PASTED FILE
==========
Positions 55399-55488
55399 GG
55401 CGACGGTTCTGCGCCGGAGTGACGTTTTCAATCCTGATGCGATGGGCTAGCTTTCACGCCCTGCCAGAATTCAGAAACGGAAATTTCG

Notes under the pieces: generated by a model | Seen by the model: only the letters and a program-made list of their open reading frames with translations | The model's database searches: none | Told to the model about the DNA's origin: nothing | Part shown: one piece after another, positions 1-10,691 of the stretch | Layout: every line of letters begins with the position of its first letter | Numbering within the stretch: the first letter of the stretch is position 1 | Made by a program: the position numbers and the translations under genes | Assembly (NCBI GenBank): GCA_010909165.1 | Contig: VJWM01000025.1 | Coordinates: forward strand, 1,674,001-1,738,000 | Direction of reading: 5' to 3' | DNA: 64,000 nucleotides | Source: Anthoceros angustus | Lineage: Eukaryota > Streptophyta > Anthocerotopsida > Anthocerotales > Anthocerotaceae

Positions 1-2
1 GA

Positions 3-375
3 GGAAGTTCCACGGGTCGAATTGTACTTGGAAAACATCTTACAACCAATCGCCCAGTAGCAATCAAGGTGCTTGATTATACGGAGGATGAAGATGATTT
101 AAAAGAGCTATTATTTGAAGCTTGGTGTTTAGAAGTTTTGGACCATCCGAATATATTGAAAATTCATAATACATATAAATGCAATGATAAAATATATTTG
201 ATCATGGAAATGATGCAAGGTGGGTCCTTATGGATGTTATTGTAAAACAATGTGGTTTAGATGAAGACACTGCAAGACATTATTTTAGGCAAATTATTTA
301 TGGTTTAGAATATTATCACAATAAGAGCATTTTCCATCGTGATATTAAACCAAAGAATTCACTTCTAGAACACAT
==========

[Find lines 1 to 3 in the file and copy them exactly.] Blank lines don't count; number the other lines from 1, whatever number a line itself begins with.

Positions 55399-55488
55399 GG
55401 CGACGGTTCTGCGCCGGAGTGACGTTTTCAATCCTGATGCGATGGGCTAGCTTTCACGCCCTGCCAGAATTCAGAAACGGAAATTTCG